NORTHCOM, Canada Command Cooperate to Secure North America
By Tech. Sgt. Devin Fisher, USAF
Special to American Forces Press Service
PETERSON AIR FORCE BASE, Colo., July 3, 2006
During his first official visit to NORTHCOM headquarters here as the commander of Canada Command, Canadian Forces Lt. Gen. Marc Dumais promised the two nations would take their already strong military cooperation to new heights.
Canada Command is the Canadian Forces formation responsible for all of Canada's routine and contingency domestic operations. The creation of Canada Command was based on the new international security environment and a commitment to place greater emphasis on the defense of Canada and North America, officials said.
Dumais, who took charge of Canada Command on May 19, visited his counterparts here June 29-30 "to establish relationships" with NORTHCOM Commander Navy Adm. Timothy J. Keating and his senior staff, and to get a first-hand look at the command's operations.
"Clearly, you can have all the protocols in the world, but it really comes down to personalities and relationships. ... That's how things really get done," Dumais said. "Furthering the relationship between Canada Command and Northern Command was an important first step for me."
The general said Canada and the United States can capitalize on the unique binational relationship that dates to the 1958 creation of the North American Aerospace Defense Command, which is collocated with NORTHCOM and shares the same commander. "Both nations have very strong historical ties, cultural ties and even family ties," Dumais said. The two nations had a "common concern and threat with respect to the Cold War and the Soviet bloc. Since 9/11, the threat has changed dramatically, ... so we need to establish new ways of ensuring military-to-military cooperation to counter this threat." Noting that Northern Command has been operational for nearly four years and Canada Command just officially stood up Feb. 1, Dumais said Canada Command can learn much from NORTHCOM.
"We have similar challenges in the way we might be called upon to respond inside our respective nations," Dumais said. "In the event of a natural disaster or other calamity, we can't be there too early, but certainly it's unacceptable to be there even a few minutes too late. It's a matter of always being prepared and having all the necessary coordination done in advance" so that when the military is called upon, the response time "is a matter of hours, and not days."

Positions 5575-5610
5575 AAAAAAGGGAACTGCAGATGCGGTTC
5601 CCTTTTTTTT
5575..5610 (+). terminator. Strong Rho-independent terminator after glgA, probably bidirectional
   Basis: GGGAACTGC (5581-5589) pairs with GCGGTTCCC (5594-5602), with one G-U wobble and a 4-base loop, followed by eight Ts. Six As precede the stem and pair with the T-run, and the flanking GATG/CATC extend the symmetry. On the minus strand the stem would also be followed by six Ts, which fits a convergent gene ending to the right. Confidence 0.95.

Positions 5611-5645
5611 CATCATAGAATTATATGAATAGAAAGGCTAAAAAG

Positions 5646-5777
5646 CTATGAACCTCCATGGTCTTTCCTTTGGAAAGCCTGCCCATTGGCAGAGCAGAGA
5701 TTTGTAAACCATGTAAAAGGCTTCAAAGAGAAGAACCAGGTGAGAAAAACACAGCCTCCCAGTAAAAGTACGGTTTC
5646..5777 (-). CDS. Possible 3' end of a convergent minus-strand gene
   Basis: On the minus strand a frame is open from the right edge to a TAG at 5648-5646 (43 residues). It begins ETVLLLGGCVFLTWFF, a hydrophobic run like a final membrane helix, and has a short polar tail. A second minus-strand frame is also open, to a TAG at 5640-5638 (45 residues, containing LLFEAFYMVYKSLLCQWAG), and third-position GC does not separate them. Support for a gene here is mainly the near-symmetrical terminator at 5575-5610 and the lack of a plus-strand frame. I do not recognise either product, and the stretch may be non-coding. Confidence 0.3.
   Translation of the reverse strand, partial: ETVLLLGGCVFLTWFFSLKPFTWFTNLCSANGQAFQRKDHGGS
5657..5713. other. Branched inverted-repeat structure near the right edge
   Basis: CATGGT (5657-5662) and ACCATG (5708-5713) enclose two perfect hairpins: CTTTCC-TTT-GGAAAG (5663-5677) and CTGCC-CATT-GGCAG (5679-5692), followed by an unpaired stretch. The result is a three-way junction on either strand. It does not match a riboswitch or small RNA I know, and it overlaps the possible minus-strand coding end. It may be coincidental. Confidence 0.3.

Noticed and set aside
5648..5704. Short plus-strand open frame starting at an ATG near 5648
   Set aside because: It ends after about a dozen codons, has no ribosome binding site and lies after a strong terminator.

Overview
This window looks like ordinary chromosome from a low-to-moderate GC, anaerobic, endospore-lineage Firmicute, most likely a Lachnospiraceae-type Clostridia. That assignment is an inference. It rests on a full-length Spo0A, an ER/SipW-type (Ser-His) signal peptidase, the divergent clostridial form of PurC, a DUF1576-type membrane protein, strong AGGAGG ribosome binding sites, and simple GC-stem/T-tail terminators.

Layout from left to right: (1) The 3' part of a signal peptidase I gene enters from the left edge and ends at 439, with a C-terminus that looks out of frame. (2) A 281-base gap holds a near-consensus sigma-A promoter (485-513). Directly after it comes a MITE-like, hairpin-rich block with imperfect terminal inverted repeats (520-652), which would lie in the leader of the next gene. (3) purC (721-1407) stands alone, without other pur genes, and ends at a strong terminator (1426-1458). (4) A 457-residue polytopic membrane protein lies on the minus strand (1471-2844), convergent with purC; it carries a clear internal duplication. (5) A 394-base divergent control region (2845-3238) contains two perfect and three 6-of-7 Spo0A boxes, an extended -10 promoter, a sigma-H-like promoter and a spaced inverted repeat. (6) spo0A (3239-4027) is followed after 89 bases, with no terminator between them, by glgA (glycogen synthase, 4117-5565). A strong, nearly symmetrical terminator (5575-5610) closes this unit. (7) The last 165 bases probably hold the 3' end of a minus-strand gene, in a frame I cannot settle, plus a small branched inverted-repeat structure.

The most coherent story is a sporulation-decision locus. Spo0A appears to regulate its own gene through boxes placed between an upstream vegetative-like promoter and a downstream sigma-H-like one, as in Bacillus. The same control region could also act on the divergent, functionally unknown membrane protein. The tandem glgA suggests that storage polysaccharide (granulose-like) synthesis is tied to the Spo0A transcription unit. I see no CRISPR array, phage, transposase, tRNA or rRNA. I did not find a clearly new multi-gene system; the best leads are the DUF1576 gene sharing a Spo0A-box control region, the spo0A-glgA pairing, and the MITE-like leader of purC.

While both commands have responsibilities toward their own respective governments, he added, a strong need exists to work collaboratively and to be in a position to assist one another, should that be necessary.
Dumais stressed the importance of being prepared to deal with an "event of magnitude" that crosses the U.S.-Canada border in an effective binational and bilateral way. The relationship between the two commands will enhance support between the nations during events like Hurricane Katrina last year in the United States and the 1998 Canadian ice storm, he added.
Another takeaway from the visit for Canada Command is how NORTHCOM has implemented its enlisted force into the operation, said Command Chief Warrant Officer Eric Christensen, command chief warrant officer of Canada Command, who accompanied Dumais on the trip.
"It's important to see how noncommissioned members down here at USNORTHCOM are implemented," he said, because Canada Command is currently an officer-centric command. Christensen said he's trying to increase the number of noncommissioned members at Canada Command headquarters, and seeing how enlisted members are employed at NORTHCOM will help "show me which road to go down."
Dumais said he hopes to reciprocate NORTHCOM's "warm hospitality" soon when Keating travels to Calgary, Alberta, to meet with the chief of Canada's defense staff, Dumais and other Canada Command senior leadership.
(Air Force Tech. Sgt. Devin Fisher is assigned to U.S. Northern Command public affairs.)
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